Today I'd thought I'd write up a short article on how to have a process running in a Docker container wait for a server process running in another Docker container.

Docker is a containerization platform which, building on Linux Containers, provides OS-level virtualization. Docker Compose is a part of the Docker software suite which allows developers to initialize and start up multiple containers and link them together.

It's often the case that there is a process running in a Docker container which depends on a server process running in a different Docker container.

For example, consider a simple web application which connects to a database. Often times the web application process will run in its own container and will require that there be a database container listening for TCP connections on a certain port.

If the database isn't listening on a given port yet then the web application might error out. When might this happen? With a Docker container running a database this might occur because we are initializing the database (setting it up, initializing the DBs, creating tables, inserting records, etc).

Docker compose has 'link' directives so we can specify that a given container depends on another container, but there's no way to specify that we have a dependency for a process which is bound to a certain port.

To handle this possibility we would need to add code to our web application container to check to see if the database process is listening on that port. This could be done in any number of ways. For instance, if the web application is a Python process (running Flask let's say), then we could add Python code which performs this check. We could also install programs like Nmap inside our container to perform the check before we begin the web application process.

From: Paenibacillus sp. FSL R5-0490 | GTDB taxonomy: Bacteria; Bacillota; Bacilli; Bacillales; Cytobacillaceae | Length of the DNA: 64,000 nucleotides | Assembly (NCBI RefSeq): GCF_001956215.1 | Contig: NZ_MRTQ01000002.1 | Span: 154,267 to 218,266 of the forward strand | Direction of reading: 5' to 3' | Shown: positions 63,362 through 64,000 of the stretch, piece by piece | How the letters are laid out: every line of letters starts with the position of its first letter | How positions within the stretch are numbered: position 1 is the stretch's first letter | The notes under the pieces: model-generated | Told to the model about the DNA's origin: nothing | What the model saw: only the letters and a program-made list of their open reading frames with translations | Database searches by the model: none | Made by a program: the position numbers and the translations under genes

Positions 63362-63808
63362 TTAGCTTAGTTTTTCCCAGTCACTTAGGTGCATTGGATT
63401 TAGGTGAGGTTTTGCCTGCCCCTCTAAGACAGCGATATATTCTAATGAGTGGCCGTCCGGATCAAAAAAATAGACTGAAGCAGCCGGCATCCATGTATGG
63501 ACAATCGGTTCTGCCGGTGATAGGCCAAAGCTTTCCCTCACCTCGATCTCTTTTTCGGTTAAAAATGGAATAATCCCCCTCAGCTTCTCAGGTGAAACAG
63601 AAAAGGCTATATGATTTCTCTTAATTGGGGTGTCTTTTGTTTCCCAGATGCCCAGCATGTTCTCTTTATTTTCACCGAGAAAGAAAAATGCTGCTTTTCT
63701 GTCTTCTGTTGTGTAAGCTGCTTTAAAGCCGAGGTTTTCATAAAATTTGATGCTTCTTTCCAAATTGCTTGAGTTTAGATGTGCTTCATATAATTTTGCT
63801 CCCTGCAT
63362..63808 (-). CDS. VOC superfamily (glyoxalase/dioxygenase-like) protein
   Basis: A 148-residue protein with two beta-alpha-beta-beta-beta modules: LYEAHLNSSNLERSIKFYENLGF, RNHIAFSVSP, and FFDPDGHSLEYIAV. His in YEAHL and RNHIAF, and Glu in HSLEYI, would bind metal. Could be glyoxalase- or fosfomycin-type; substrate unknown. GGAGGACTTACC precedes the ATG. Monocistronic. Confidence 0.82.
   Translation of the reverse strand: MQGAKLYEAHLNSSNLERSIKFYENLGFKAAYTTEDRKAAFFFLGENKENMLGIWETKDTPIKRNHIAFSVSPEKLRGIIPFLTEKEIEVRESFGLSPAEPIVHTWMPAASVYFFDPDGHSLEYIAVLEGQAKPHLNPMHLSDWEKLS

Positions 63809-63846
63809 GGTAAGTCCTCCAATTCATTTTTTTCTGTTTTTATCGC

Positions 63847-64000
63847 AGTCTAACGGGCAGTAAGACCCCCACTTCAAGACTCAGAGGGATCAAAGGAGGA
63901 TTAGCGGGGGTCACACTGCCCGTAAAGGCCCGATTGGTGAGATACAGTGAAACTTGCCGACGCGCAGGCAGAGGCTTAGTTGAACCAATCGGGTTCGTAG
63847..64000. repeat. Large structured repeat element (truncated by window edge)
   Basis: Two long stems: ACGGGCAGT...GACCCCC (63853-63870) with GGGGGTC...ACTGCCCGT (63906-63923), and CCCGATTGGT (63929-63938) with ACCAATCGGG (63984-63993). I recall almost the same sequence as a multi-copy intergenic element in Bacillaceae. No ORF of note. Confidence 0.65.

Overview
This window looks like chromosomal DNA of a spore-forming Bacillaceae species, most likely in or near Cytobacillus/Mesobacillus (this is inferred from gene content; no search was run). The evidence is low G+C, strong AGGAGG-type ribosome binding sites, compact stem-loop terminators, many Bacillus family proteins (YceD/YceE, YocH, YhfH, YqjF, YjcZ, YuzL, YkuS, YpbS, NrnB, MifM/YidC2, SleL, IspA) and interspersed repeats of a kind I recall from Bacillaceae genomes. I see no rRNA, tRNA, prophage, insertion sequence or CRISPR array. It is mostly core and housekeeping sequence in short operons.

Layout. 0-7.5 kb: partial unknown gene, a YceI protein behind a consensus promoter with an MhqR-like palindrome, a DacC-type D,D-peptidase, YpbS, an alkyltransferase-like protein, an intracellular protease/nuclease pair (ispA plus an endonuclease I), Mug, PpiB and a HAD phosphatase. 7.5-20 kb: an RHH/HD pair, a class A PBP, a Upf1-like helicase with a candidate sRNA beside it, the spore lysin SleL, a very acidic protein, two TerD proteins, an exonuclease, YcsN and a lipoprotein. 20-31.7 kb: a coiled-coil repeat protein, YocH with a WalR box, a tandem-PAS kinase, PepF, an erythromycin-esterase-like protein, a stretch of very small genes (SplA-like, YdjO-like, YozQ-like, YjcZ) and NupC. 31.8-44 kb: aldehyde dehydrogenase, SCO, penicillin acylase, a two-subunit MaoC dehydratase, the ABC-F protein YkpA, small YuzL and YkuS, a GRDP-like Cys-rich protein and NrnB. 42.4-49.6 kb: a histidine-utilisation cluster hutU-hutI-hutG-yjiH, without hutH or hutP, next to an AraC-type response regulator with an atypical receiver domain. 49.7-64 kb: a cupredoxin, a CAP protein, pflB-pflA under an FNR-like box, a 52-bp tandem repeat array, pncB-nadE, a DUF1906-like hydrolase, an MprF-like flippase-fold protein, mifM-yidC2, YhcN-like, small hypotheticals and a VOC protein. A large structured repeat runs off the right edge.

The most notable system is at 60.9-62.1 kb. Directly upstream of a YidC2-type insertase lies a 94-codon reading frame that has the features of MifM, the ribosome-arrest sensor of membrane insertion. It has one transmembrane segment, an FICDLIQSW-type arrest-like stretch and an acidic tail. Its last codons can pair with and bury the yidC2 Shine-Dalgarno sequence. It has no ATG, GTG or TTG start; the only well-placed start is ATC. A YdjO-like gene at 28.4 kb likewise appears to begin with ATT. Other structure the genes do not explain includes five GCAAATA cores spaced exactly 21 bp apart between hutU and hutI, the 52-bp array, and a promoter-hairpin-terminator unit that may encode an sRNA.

Well, there's another way friends. Enter this simple (albeit kludgy) bash script:

#!/bin/bash
exec 3>&2                                # store stderr's file in fd 3
exec 2>/dev/null                         # make it so stderr writes to /dev/null
while ! exec 4<>/dev/tcp/$1/$2           # attempt to open socket
do
  sleep 1                                # if process not bound, sleep for 1 second
done
exec 2>&3                                # point stderr back to the original file

If you save this file as 'wait-for.sh', you can invoke the script like so:

./wait-for.sh $db_host $db_port

How does it work? What is this wizardry?

Linux has a pseudo-device file located at /dev/tcp (additionally there's a /dev/udp pseudo-device file as well). Similarly to how /proc is a pseudo-file system which provides process information for the system, /dev/tcp allows you to open files which can be used to open TCP connections.

As an example of what you can do with /dev/tcp, try this:

exec 3<>/dev/tcp/www.google.com/80    # open file for reading and writing
echo -e 'GET / HTTP/1.1\n' >&3        # write HTTP request to file
cat <&3                               # read HTTP response from file
exec 3>&-                             # close file

You should see an HTTP response from Google!

In the wait-for.sh script we attempt to open a /dev/tcp file (with file descriptor 4) for both reading and writing (because we use <>). If the server process is not listening, then the statement will fail and the body of the while loop will execute which puts the process to sleep for 1 second. After the 1 second is up, the script will attempt to open the file again.

This is a cool hack but shouldn't really be depended on; if you're experiencing an issue like this in production do things the correct way without hacks like this!